//docker-compose.yml
version: '3'
services:
  db:
    image: 'mongo'
    volumes:
      - 'mongo-vol:/data/db'
    networks:
      - banana
  cms:
    image: 'aheinze/cockpit'
    ports:
      - "8080:80"
    environment:
      COCKPIT_SESSION_NAME: cockpit
      COCKPIT_SALT: //create-your-own//
      COCKPIT_DATABASE_SERVER: 'mongodb://db:27017'
      COCKPIT_DATABASE_NAME: cockpit_master
    depends_on:
      - db
    networks:
      - banana
  web:
    build: .
    ports:
      - "8888:8888"
    networks:
      - banana
    depends_on:
      - cms
networks:
  banana:
    driver: bridge
volumes:
  mongo-vol: null

Tip: Send your .yml file through a linter and save yourself some weird error messages. Once you’re cleared, you’re good to go! Run

Other Tip: generate your COCKPIT_SALT by typing uuidgen into your terminal.

All that’s left now is to run

docker-compose up

and watch your docker-compose file spin everything up into life!

If you’re getting hit with any errors, feel free to compare and contrast with the original project files.

Extras: exposing ports, a visualisation

As I’ve mentioned previously, on a mac Docker needs to reach outside it’s vm so that when your containers run their various servers, the urls can be redirected to the exposed ports. Here’s how it works under the hood on a mac, and how the VM on your mac works with Docker.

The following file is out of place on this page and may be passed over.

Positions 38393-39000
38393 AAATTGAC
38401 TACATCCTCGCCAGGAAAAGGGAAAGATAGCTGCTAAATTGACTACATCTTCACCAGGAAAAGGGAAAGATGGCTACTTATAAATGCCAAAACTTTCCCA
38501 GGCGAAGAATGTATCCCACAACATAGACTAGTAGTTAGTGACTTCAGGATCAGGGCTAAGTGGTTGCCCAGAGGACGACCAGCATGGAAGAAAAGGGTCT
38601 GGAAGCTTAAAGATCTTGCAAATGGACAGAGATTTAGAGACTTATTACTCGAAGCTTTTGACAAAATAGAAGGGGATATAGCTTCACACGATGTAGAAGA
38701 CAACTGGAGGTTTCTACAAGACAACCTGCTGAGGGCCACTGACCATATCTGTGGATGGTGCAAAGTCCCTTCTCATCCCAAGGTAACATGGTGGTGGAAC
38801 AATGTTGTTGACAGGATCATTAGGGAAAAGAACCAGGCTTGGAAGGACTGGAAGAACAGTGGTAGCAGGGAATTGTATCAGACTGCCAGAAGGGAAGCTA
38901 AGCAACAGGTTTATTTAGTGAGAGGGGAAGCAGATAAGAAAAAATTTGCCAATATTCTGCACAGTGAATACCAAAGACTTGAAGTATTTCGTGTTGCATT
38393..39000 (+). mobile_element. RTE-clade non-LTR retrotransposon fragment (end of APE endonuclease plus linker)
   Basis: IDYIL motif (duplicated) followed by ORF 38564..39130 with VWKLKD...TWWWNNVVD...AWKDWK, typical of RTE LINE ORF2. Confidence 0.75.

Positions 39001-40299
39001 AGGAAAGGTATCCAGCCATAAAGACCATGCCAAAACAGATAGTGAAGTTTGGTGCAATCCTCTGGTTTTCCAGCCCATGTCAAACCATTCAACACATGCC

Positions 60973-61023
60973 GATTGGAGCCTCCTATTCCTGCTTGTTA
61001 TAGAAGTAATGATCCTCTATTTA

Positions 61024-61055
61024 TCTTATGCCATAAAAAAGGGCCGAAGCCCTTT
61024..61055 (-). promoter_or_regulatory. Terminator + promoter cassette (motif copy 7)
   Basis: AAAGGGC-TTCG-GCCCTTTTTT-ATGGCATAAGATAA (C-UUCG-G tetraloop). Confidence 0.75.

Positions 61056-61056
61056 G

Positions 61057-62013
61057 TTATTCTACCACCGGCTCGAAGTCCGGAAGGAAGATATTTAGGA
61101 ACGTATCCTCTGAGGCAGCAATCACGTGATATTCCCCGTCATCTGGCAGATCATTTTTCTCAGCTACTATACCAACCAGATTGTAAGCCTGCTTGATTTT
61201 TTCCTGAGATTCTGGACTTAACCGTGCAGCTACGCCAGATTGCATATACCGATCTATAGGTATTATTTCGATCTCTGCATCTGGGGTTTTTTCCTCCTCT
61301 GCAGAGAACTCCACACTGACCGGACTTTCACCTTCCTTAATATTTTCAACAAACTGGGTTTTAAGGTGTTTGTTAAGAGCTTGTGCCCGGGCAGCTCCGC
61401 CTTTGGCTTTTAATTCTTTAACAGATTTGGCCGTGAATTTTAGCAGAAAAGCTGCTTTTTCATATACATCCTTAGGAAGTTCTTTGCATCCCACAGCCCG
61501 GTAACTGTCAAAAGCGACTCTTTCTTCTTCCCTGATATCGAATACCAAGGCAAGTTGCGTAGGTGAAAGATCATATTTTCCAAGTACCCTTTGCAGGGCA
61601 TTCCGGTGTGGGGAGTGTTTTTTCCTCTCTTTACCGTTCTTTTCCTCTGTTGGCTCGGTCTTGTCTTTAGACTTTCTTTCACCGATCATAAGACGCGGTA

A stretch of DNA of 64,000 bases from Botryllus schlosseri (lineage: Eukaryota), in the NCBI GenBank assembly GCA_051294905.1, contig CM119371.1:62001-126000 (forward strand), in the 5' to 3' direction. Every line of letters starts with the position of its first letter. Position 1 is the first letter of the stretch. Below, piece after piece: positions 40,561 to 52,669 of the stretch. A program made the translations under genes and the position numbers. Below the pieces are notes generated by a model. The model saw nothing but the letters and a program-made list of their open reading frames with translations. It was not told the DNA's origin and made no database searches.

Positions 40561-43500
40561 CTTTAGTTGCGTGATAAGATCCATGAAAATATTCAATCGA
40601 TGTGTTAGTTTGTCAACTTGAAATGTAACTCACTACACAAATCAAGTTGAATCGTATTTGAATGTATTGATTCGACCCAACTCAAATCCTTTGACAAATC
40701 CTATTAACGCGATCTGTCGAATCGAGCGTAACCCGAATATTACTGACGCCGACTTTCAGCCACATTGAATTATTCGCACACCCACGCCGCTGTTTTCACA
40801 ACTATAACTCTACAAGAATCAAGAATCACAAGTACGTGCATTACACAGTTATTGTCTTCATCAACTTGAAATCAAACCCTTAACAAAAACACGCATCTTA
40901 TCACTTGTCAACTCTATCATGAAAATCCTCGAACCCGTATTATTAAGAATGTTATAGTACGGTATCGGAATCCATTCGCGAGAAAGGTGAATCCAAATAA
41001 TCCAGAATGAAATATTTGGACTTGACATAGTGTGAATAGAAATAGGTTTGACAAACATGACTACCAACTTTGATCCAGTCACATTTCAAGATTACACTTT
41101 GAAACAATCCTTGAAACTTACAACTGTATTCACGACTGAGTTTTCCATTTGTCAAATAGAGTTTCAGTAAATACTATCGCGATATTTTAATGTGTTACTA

Docker for Mac

Linux Virtual Machine

Containers can be represented as boxes that interface with the ‘outside’ via ports. These interfaces each have IP addresses, and the containers open ports for the apps inside to access the outside. Containers can be bridged together, and the docker daemon maps those open container ports to the outside world, the ‘real ports’ illustrated in the first diagram. This makes the containers accessible through localhost (or the host’s IP address) instead of just the container IP/port.

Some handy docker command line stuff :

    • Docker image ls -a (see all your images)
    • Docker container ls -a (see all your containers)
    • Docker container stop
    • Docker container rm (remove a container)
    • Docker container rm -f (force the removal of a container)
    • Docker image rmi (container must be stoped to kill an image)
    • Docker container prune (get rid of unused containers)
    • Docker image prune (get rid of unused images)
    • Docker volume prune (get rid of unused volumes)
    • Docker volume list (list out volumes)

Next Steps…

We’ve got all our Docker containers working together! This is great news! But what if we want to programatically create a new page in Gatsby, every time we add content via our CMS? How might we template pages and fill them with our Cockpit data? Coming up next, in GraphQL + Cockpit 👈.